Yes, I too cast my vote for four more years of stability, of moving certain good policies forward step by incremental step while tabling other concerns as too complicated, too intractable, too much a part of the fabric of who we are to really engage with right now. I voted for the status quo. I voted for Clinton. But that’s not who we got (or so, at least, it seems, though I know some out there are working to overturn this outcome at the electoral college and other levels).
We got Trump. I didn’t want Trump – I REALLY didn’t want Trump – but we got ‘im.
And it feels to me like we’re now in a new era. The Trump era. The era in which Trump has been elected president. Maybe it will be over before the inauguration in 2017. Maybe it will go for eight years. We don’t know. All we know is that we are in it now.
In this now, in this present moment, which is the only moment there ever is, a large enough number of Americans have come together to successfully elect Trump as president to be.
And I’m like,
This is where we are.
And I’m drawing on my faith, and my education (I have a PhD in American Studies, though I’ve chosen to live outside of academia), and the power of creative vision to try and discern –
What to do NOW?
Now that here is where we are?
And my answer is the same as James Baldwin’s answer was in The Fire Next Time: Practice radical, transformative, revolutionary love.
And I’m going to be offering, here in this space, and in every other platform that’s mine, and in every instance in which my opinion is asked for (or even just allowed), my ideas about what that radical, transformative, revolutionary love might or could look like in action.
And I think that what I will have to offer may be challenging for some. It probably won’t be conventional. It may or may not be what you want to hear or what you’re ready for. And that is totally ok. I know we are all in different places on this. You be where you are. Be there fully, authentically, so you can speak the words you need to speak and ask for the care and support you need. I ask you to honor your rage, pain, hurt, grief, anger, fear, despondency, disappointment, alarm, and anything else you’re justifiably feeling, and let it move through you. Let the free flow of emotion clean you out from the inside.
And if and when you wish to begin (or get back to) the work of healing this nation, may we find ourselves standing together.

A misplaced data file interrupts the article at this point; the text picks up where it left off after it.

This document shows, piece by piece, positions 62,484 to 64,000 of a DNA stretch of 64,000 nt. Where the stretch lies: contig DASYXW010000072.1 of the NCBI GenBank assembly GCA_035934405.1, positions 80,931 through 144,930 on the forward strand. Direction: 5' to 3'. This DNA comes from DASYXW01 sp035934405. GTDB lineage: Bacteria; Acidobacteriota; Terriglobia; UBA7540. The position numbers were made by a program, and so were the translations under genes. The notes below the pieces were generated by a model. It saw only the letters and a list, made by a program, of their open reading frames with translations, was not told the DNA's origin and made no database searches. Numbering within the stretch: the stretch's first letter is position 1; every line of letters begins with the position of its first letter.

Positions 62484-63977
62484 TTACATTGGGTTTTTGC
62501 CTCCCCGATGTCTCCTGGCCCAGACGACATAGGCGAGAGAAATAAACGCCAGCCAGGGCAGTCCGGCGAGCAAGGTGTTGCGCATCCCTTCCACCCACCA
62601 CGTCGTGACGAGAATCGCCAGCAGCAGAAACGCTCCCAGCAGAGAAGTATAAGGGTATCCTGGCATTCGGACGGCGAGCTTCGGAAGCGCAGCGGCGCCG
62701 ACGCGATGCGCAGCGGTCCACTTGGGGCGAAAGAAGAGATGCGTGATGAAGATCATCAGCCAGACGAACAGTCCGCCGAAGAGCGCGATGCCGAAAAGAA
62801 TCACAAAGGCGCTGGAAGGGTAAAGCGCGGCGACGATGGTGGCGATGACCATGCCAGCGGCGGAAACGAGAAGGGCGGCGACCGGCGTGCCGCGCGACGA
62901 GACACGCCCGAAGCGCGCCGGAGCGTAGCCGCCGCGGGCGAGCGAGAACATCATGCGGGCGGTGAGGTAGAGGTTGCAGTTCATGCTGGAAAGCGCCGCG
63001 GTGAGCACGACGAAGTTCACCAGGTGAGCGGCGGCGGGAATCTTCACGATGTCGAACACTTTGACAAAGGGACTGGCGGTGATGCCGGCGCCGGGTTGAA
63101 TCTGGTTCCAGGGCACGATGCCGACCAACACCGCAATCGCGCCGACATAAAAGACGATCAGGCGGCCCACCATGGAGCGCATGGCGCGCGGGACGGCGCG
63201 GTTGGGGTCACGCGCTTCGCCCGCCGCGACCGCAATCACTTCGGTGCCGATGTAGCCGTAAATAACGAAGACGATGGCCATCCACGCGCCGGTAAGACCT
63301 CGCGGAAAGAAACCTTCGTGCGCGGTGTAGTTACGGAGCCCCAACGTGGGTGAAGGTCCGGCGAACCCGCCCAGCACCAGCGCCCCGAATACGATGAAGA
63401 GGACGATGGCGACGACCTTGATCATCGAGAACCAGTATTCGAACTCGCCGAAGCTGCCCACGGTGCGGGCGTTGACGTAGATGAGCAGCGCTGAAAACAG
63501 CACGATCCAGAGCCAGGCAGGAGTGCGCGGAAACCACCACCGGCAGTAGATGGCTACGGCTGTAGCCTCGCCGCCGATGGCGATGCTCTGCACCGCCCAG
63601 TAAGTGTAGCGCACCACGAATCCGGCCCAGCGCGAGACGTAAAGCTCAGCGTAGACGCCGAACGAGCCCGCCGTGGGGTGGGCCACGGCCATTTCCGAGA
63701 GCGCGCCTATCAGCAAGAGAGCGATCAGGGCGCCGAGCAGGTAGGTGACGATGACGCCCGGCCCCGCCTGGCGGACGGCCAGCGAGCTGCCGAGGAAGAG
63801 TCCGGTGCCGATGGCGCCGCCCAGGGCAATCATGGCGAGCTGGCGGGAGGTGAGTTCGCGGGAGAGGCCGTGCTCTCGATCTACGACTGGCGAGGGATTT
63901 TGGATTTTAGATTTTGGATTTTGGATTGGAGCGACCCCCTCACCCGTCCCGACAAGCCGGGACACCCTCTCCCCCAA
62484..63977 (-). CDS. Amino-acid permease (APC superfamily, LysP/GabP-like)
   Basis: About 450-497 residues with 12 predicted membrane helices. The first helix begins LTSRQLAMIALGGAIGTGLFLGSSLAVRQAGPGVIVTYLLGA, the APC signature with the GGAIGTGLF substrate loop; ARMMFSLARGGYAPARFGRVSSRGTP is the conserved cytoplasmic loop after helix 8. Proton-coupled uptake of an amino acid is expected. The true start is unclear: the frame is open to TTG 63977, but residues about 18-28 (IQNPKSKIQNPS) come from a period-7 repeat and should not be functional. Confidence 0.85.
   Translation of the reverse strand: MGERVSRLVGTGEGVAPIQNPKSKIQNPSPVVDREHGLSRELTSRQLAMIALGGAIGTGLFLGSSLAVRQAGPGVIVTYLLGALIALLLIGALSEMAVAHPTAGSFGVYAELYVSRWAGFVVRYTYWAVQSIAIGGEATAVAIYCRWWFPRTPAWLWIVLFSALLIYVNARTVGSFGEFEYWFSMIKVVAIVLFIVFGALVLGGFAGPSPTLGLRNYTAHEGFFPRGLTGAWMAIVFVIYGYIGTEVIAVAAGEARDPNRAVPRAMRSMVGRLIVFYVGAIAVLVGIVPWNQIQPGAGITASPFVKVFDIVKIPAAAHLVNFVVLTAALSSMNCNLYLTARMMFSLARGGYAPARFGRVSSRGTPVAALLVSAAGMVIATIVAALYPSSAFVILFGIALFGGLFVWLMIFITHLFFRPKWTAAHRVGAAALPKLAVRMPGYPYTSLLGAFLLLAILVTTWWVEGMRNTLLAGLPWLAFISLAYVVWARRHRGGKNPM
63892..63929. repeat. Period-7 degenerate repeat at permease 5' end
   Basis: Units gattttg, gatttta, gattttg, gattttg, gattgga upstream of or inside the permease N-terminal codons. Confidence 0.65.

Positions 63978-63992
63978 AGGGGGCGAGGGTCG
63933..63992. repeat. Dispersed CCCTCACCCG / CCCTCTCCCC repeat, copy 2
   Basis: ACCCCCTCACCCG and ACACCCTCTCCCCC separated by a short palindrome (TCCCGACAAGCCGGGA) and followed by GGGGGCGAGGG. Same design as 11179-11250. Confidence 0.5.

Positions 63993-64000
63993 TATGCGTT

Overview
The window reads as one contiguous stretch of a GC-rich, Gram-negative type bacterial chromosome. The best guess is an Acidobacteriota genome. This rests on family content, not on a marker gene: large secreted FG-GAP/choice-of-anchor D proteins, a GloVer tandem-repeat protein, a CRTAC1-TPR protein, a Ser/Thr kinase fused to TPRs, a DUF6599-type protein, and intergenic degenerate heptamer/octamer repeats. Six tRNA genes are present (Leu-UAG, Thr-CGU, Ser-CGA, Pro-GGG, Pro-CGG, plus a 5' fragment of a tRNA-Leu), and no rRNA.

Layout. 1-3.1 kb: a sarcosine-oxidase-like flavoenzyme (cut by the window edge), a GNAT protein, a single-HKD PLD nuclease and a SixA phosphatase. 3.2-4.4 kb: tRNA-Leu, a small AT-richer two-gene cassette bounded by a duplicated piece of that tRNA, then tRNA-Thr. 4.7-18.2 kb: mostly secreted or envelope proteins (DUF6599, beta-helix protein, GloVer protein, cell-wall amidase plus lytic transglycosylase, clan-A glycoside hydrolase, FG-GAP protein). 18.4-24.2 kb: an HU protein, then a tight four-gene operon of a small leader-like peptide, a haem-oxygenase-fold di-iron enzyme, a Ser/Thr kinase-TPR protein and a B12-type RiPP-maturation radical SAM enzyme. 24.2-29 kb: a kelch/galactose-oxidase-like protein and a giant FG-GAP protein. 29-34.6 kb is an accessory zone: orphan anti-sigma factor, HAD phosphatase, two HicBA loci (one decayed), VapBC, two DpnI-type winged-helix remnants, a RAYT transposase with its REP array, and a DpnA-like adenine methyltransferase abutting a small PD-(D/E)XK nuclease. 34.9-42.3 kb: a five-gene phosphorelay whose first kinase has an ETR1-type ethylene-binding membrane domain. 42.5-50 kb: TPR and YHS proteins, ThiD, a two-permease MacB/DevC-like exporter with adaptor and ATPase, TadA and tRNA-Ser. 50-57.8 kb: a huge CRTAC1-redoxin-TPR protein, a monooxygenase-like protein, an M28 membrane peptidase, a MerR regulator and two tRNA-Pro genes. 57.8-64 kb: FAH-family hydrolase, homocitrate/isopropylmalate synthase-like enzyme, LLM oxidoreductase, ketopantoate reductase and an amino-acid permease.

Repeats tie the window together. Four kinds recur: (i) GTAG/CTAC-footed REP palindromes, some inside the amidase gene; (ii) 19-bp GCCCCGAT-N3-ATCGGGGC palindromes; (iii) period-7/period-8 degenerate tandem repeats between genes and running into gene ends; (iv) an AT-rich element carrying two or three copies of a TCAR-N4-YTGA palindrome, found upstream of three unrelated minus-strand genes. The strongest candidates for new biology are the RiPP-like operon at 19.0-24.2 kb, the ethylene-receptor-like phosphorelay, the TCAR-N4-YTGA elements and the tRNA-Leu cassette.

Because healing is what needs to happen here. Not reconquering. Not showing those so-and-so’s what’s what. Not smashing the “bad” people with our “good” “right” “truth.”
Not winning. Healing.
I know I’ve said a lot already, but it has all been a lead-up to this, the “first thing” I want to say.
I live mostly in a liberal bubble between Denver and Boulder, Colorado. But right now I just happen to be back in the area where I grew up, an extremely impoverished region of rural southwest Pennsylvania, visiting my mom, who is seriously ill. It goes almost without saying that this is deep Trump territory. When the results came in, I was wishing desperately that I could be back in my home community, comforting and being comforted by my friends, expressing my solidarity by standing together, singing together, praying together.
But I that’s not where I was. So I stood, sang, prayed here – alone but connected. Together in spirit with not just my friends, but ALL the people.
And then I went out. Into the world. Among the people. The people who are here. The ones that some of my liberal friends might consciously or unconsciously think of as hicks, rednecks, uneducated poor white trash. Racist, bigoted, homophobic, misogynist or simply duped and misled Trump supporters. My family. My relatives. The people I grew up with. The people I came from. Who shaped the course of my early life.
And I saw
I saw their hearts.
I FELT their hearts.
And I recognized
what I felt
because I have felt it
The opening in the chest when the fear, pain, hurt, anger that have been pent up inside, get to finally be spoken.
The sudden shaky lightness of having been delivered of a weight of feeling that was crushing the soul with its heaviness, strangling the spirit with frustration, suffocating the life force with the despair of never being allowed to be spoken.
And I see, above these hearts that have this sudden shaky lightness about them, jaws that are still clenched, facial muscles tense and twitching, necks stiff and unbending: People determined and ready to fight to keep from being forced back into silence.
And what came to me was Marshall Rosenberg’s work on nonviolent communication, in which we recognize that people who are lashing out are doing so be they have needs that aren’t being met, and they’ve lost faith in peaceful means of getting their needs met, and they’re resorting to aggression out of desperation and hopelessness.
And so you witness.
You let them speak. You let them know you hear. You ask, Is there more?
You welcome them to speak until enough pressure has been released to make space to talk about other solutions. Effective solutions. Sustainable solutions. Solutions in which another person does not have to be harmed for the needs of the first to be met.
Really met. Fully met. Lovingly met.
So in the face of this group of people collectively waving their fists and shouting, I’M ANGRY! I’M UPSET! I’M SUFFERING AND I BLAME, I BLAME, I BLAME!
I’m going to say, Wow. I see that you are angry.
I hear your words.
I hear you when you say you’re frustrated.
And I feel the fear and pain you’re in, underneath that anger.
It must feel really bad.
I’m really sorry you’re feeling that way.
I hear you.
I see you.
I feel you.
I love you.
And I am committed with every cell and holy atom of my being to building a nation, a world where you, and you, and you, and I, and ALL of us, EVERY ONE of us, can have our needs met.